Another Boeing Whistleblower Dies Unexpectedly

Joshua Dean, a 45-year-old quality auditor at Spirit AeroSystems in Wichita, Kansas, died Tuesday after a sudden and aggressive infection.

Dean was among the first whistleblowers to claim that Spirit, a major supplier for Boeing, had ignored defects on the controversial 737 MAX airliner.

Tragically, Dean’s death comes just weeks after another Boeing whistleblower, John Barnett, was found dead in a truck outside his South Carolina hotel during depositions in Charleston.

Both Dean and Barnett were represented by the same law firm and had raised concerns about quality control issues within Boeing’s supply chain.

According to his aunt, Carol Parsons, Dean was hospitalized two weeks before his death due to breathing difficulties.

His condition rapidly deteriorated as he developed pneumonia and MRSA, a drug-resistant staph infection. Despite being flown to a hospital in Oklahoma City and placed on advanced life support, Dean succumbed to the aggressive illness.

Dean, a mechanical engineer with extensive experience, had been fired from Spirit in April 2023, allegedly for mishandling inspections.

However, he maintained that his termination was retaliation for repeatedly flagging errors on the factory floor that he claimed supervisors had ignored.

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In a November 2023 wrongful termination complaint to the Department of Labor, Dean outlined his concerns.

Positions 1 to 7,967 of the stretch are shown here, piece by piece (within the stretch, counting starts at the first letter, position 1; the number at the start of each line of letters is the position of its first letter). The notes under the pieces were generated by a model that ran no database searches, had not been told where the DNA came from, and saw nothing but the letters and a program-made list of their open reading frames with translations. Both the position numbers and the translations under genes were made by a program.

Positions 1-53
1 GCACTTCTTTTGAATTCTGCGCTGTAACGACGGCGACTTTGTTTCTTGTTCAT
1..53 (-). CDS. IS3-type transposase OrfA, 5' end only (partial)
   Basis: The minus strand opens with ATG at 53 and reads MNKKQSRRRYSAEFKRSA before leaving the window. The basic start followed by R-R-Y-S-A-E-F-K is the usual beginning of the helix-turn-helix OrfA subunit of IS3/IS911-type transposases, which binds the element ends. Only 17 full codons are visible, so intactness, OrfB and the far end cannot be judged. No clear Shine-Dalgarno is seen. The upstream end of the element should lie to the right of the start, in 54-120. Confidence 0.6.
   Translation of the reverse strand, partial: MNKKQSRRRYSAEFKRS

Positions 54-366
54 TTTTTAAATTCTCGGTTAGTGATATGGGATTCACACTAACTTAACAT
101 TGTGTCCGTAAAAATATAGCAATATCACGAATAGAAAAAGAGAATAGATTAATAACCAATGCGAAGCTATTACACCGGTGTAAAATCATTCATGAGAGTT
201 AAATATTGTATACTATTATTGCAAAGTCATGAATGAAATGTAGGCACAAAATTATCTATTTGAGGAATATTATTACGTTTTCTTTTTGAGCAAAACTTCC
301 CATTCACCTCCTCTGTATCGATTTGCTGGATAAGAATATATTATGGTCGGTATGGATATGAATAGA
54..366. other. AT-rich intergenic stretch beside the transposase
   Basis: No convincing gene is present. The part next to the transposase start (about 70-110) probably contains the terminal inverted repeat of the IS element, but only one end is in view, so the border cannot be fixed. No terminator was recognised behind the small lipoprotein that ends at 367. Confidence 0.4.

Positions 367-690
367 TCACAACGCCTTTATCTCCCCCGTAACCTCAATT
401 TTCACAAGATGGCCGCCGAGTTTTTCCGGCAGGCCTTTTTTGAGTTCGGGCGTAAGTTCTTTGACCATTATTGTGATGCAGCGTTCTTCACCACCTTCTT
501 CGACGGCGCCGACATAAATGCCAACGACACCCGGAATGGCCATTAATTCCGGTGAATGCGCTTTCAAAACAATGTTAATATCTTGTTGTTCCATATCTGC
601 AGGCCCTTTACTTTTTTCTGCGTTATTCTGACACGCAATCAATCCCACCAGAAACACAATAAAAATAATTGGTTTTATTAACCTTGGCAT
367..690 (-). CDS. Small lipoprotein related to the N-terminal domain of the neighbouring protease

A former colleague, Lance Thompson, attested to Dean’s meticulous nature, saying, “There was value in what he did, and he found some things you might not expect to.” Thompson suggested that Dean’s attention to detail may have frustrated mechanics on the factory floor.

In January, investors filed a federal class action lawsuit against Spirit, alleging financial damage due to the company’s stock plummeting amidst the quality control scandal.

The complaint included Dean’s allegations that he was threatened when attempting to bring defects to his superiors’ attention. One such defect involved improperly drilled holes on a 737 MAX component critical for maintaining cabin pressure during flight.

Dean’s deposition indicated that Spirit’s workforce had been significantly impacted by the pandemic, with many experienced workers leaving or being laid off.

He suggested that this turnover led to “more rework and repairs that had to be performed” due to declining work quality. These issues were allegedly exacerbated by the company’s “culture of not wanting to look for or to find problems.”

In a statement to the Wall Street Journal, Dean said, “It is known at Spirit that if you make too much noise and cause too much trouble, you will be moved.” He added, “It doesn’t mean you completely disregard stuff, but they don’t want you to find everything and write it up.”

Brian Knowles, the attorney who represented both Dean and Barnett, described Dean’s passing as “a loss to the aviation community and the flying public,” praising his “tremendous courage to stand up for what he felt was true and right.”

The sudden deaths of two Boeing whistleblowers, both represented by the same lawyer and raising similar concerns about quality control, raise unsettling questions.

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The rapid progression of Dean’s illness has left doctors and family members perplexed, with his sister-in-law, Kristen Dean, describing his condition as “the worst” she had ever known or heard of.